Wednesday, 25 January 2012
Friday, 13 January 2012
Last Friday I was out enjoying myself and thought, in my enthusiasm, I must blog about this. If anyone is reading me, they can see by past dates that I’m not so hot at keeping blogging promises to myself! New Year’s Resolution was to blog more regularly – like must exercise more and ignore those chocolates left over from Christmas.
Back to January 6th 2012, the place: Concorde Club, Eastleigh, the time: just gone 11pm. The event: Elkie Brooks singing to an enthralled audience. She sang a few songs I’d not heard before, which is good, as well her standard hits and some album tracks which I’ve always loved, e.g. Gasoline Alley, the opening song of the show. The band was excellent, particularly the sax player. There were numbers when they and Elkie really rocked, with a capital R. Amazing when you remember that the lady has her 67th Birthday next month. I couldn’t help thinking about a friend the same age as me who has one of those tea towels pinned on a door – “You Know You’re Getting Old When ….”. You know the sort of thing, a list of ten negative (supposed to be rib-tickling, ho ho ho!) aspects of ageing. There’s a picture of a rocking chair. I’d rather look and listen to toe-tapping rocking and rolling, sing along with the young at heart.
So tonight I’ll raise a glass to that, and give a listen to the signed “Powerless” Elkie CD I acquired last Friday. I wonder what track 4 “Dancing On The Tables” sounds like?
Monday, 21 November 2011
Wednesday, 29 September 2010
What have I done? I’ve met a wonderful group of people. Just the journey was an adventure. Finding your way in the New Forest with instructions like “ignore the little white house on your left; a bit further on go through the opened gate with a big ‘Private’ sign. Follow this cart track a long way down, and you’ll find us in the last house on the right.”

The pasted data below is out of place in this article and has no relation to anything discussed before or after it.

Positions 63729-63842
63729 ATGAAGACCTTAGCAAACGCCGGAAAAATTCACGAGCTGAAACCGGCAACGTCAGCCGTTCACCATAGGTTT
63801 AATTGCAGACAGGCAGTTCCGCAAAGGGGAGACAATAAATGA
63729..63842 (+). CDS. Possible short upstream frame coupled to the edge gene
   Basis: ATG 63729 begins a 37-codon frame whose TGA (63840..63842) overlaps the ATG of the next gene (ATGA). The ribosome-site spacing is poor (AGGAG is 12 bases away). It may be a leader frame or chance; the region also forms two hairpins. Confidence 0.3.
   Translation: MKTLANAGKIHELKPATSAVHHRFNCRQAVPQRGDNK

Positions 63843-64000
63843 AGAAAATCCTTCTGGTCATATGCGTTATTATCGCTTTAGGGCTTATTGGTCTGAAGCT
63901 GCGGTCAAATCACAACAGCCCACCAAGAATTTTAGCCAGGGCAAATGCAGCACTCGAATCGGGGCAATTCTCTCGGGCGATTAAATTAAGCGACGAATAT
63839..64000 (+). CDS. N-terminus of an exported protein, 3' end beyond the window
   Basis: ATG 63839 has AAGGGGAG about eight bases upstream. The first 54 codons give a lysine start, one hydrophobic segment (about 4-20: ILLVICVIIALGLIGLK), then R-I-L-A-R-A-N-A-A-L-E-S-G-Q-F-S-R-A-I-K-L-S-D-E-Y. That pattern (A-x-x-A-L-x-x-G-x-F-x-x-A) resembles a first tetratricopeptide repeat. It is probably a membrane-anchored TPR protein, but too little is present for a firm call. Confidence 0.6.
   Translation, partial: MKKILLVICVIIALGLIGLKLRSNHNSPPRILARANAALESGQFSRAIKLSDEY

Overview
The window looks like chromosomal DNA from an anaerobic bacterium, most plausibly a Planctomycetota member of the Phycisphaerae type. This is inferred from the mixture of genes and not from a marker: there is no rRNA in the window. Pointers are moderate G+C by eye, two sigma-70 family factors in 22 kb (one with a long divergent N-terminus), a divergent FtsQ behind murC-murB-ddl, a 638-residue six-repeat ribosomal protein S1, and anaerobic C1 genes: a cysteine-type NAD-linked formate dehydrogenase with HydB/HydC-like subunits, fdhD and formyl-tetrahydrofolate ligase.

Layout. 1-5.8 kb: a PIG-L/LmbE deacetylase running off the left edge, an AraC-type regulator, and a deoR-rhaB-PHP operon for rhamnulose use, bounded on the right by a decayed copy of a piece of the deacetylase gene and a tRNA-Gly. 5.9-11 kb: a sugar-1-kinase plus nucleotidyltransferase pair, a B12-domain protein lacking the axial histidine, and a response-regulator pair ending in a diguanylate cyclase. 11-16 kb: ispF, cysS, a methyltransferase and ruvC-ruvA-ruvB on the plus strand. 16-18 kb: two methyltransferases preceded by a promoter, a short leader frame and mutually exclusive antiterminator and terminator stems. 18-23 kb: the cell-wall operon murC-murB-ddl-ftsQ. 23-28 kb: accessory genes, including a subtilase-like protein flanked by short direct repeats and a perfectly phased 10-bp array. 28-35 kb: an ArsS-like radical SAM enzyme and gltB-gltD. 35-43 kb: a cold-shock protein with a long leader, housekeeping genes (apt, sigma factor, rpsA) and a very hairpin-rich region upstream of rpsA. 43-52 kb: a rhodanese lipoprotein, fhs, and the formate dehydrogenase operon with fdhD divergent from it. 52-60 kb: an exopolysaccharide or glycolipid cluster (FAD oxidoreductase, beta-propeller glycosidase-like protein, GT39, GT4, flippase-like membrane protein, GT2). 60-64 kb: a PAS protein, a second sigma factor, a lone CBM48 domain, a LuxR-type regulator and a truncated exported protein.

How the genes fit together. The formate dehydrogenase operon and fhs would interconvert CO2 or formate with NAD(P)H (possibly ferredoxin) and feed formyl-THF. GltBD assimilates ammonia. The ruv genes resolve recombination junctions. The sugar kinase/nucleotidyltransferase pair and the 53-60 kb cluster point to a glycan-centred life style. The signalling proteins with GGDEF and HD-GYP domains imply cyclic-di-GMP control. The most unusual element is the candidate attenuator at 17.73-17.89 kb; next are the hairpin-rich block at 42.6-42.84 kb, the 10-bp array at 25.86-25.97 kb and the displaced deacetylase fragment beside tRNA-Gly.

This house had no name sign on gate or door, but it was the right one. The occasion? The six-monthly regional meeting of the SWWJ (Society of Women Writers and Journalists) I’d joined this organisation back in the spring and today was the first time I’d attended any of their functions. Everyone was friendly and welcoming and the good turn-out was a mix of ages. I first sat next to a young woman called Alli who wrote romantic comedy and had two novels published. The organiser was a lady in her eighties who apparently lived in a studio flat in Mudeford, very convenient when she was globe trotting and writing her travel books. The hostess and her husband were a couple of my own age. I loved seeing their framed snapshots on one of the many bookcases. A very proud dad with his seventies hairstyle cuddling his young children. Ah, those were the days …………..
A fantastic buffet lunch was provided. Oh, yum, yum. I ate far too much. Then it was impolite not to partake of some of the many puddings.
A talk followed. In fact, two talks. The Women’s Editor from the Bournemouth Echo (Nicki Findlay, I believe) brought along a colleague. She talked about her career path. In 1996 she thought she’d stay in Bournemouth for a short time then hit the big time in London. It never happened, a husband - then children came along, and she’s very pleased to be where she is. Ruth Oliver told us she came to be the Religious Affairs editor at the Bournemouth Echo and how she now does some freelance radio features for Woman’s Hour on Radio 4. We were impressed at her anecdote at how she went to a press conference at a WI Convention were Bob Geldof was the Important Guest, speaking on Fathers’ Rights. He was about to leave when she plucked up courage and walked up to the front, put her itsy-bitsy microphone towards him and asked “How is it emotionally, when you gain access to your children?” She played us the beginning of her recording: Geldof in his lilting Irish rhythm describing walking up the drive of the house which used to be his home, knocking on the door, and waiting, waiting, for his own children to open it.” He spoke to her for half an hour.
As I said, a thoroughly enjoyable and stimulating afternoon out. Sue, the hostess, insisted we take cake home with us. And now, I’m off out again. Really embarrassing, as a friend insisted on cooking for me tonight. Wednesday is the only night we can do, and we haven’t had a good old gas for ages. Trouble is, I’m still full up ….